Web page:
“It turns out God has pretty specific ideas about what community should look like. God also realizes human life is a little messy,” Walker-Barnes said. “Jubilee is a way to restore balance to the brokenness God knew would enter human society.”

When Jubilee came, land was to be restored to its original owners. “That was intended to prevent massive imbalances in wealth,” much like the what we’re currently experiencing, she said. “Families could sell [the land], but it was more akin to a lease. Every Jubilee, they knew the land would have to go back.” Laws were written about how a family could buy land back even before the lease ran out, she said.

“Land was returned to people, and people were returned to lands,” she said. That included the Israelites who were forced to sell themselves into slavery because of poverty.

Dr. Chanequa Walker-Barnes

Walker-Barnes said she has lamented she could trace her genealogy back only a few generations. For years, she and her family “have distanced ourselves from the land and from nature because it reminds us too much of our sharecropping past.”

Walker-Barnes reminded those gathered that “Southern trees bear strange fruit.” For her, the images of ancestors have them fleeing from dogs and from slave patrols. “The land is not a site of rest for me,” she said. “I look forward to that being restored.”

On one side of her family, a relative managed to research roots going back five generations. Walker-Barnes has found she shares the same great-great grandfather as the nation’s newly-confirmed U.S. Supreme Court Justice, Judge Ketanji Brown Jackson.

“This is the type of Jubilee I long for, even though there is little hope our capitalist society will support it,” she said. But “I have in little ways leaned into the spirit of Jubilee during my 50th year.” One way is through deepened patterns of rest. “I want to have more energy and time to celebrate this year,” she said. “I need to learn to trust God for my sustenance, for our sustenance, in the middle of this crazy-making, death-dealing world … Trusting God to show up in ways I don’t expect is my hope.”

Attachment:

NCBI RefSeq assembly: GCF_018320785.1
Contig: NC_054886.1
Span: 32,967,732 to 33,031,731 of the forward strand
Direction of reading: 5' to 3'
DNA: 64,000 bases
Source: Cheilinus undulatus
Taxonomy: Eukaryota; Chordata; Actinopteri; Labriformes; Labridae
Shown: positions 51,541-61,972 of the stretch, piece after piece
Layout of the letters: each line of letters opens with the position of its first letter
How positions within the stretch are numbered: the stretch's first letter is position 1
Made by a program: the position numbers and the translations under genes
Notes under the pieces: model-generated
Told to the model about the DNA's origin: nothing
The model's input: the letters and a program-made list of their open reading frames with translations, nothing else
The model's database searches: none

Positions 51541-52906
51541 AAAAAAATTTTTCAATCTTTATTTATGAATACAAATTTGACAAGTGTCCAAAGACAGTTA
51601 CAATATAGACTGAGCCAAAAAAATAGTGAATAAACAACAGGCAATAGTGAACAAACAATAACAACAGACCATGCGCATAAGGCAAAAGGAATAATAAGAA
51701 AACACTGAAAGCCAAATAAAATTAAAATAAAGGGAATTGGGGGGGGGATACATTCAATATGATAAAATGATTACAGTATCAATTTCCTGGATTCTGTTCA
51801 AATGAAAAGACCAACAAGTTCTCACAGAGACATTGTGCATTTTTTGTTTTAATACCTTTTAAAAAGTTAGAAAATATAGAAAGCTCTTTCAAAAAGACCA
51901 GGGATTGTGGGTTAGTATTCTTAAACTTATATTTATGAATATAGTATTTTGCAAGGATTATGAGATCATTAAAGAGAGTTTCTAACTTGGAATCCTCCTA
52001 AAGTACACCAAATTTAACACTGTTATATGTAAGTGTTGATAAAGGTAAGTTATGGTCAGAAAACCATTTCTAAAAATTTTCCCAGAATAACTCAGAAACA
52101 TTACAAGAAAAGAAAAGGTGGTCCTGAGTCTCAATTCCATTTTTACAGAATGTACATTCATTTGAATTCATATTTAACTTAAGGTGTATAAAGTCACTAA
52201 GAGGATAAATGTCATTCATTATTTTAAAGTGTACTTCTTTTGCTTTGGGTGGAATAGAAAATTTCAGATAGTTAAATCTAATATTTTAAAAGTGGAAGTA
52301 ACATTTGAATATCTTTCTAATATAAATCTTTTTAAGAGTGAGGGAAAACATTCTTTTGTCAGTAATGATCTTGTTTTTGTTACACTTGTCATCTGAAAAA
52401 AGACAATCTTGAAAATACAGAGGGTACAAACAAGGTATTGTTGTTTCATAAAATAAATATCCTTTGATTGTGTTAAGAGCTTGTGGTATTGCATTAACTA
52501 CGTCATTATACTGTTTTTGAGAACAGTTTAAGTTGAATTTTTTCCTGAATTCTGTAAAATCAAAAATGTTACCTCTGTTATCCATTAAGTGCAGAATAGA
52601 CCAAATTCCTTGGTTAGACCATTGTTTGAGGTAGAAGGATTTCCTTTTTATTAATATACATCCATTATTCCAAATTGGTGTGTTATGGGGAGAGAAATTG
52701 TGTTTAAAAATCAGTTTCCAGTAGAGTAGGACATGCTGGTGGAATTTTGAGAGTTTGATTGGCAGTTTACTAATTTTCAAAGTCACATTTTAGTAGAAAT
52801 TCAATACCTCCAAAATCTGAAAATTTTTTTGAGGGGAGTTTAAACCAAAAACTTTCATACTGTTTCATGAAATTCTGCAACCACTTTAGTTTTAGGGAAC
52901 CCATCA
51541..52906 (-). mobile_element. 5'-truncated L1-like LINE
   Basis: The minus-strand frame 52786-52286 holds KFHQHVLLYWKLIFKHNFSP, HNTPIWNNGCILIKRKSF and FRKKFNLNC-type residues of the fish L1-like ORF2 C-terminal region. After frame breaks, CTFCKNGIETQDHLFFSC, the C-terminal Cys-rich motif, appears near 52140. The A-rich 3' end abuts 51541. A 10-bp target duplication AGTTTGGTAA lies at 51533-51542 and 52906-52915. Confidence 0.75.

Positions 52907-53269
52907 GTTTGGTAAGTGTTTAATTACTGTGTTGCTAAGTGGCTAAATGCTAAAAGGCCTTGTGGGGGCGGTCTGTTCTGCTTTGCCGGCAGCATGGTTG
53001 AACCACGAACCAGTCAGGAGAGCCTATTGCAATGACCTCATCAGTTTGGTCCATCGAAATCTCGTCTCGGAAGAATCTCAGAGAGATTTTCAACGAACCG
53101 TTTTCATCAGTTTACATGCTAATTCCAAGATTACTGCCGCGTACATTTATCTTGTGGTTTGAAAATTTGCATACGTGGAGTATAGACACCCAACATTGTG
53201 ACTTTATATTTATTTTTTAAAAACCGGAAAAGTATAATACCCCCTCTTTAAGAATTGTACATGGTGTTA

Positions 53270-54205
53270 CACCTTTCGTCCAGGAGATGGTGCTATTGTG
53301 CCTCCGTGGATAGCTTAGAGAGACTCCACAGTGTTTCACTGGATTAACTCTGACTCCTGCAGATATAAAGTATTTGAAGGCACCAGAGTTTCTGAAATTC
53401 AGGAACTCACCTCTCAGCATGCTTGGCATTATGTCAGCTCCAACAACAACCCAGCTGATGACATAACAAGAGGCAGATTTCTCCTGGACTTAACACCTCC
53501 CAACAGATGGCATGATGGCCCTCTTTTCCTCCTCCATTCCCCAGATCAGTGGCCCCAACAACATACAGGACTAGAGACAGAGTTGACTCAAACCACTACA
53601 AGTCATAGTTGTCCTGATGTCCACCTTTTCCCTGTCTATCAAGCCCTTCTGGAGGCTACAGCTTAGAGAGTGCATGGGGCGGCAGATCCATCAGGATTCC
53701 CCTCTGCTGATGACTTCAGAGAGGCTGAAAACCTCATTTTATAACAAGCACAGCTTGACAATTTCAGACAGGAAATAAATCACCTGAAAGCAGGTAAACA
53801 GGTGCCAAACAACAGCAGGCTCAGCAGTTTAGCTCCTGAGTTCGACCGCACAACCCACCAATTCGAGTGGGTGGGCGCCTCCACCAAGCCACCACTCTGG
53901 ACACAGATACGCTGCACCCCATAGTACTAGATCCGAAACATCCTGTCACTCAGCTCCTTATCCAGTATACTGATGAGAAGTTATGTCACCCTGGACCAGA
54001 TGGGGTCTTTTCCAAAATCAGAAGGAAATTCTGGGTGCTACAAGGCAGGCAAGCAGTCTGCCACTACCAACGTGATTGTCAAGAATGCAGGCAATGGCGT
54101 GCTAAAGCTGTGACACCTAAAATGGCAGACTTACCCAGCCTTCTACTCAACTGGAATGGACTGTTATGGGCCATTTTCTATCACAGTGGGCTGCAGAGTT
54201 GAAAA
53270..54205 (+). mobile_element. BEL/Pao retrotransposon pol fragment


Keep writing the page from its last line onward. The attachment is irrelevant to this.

Rather than be like Abraham — to “go where God sends us no matter what it means” — Walker-Barnes seeks to be more like Mary, who visited her cousin Elizabeth “to find strength and inspiration for her call. Or even that rascal Jacob, who wanted to be reunited with his brother and his children and be buried in the land of his ancestors.”

This all sounds good, she said — but Jubilee isn’t a celebration for everyone.

“Some people got things back, and some people had to give things up,” Walker-Barnes said. “It could be land they worked and carefully cultivated and experienced loss in for years. It was land they’d gotten through the misfortune of other people. They had to give it back. They also had to give back slaves, who worked so they might prosper.”

“For those who come from privileged groups, [Jubilee] could be a call to give some things up, to sacrifice some things you have worked hard for but came at the expense of other people,” Walker-Barnes said. Jubilee is thus “not just for your rest and restoration, but for you to support the rest and restoration of oppressed and marginalized persons.”

Read reports on the first two talks Walker-Barnes delivered to the NEXT Church gathering here and here.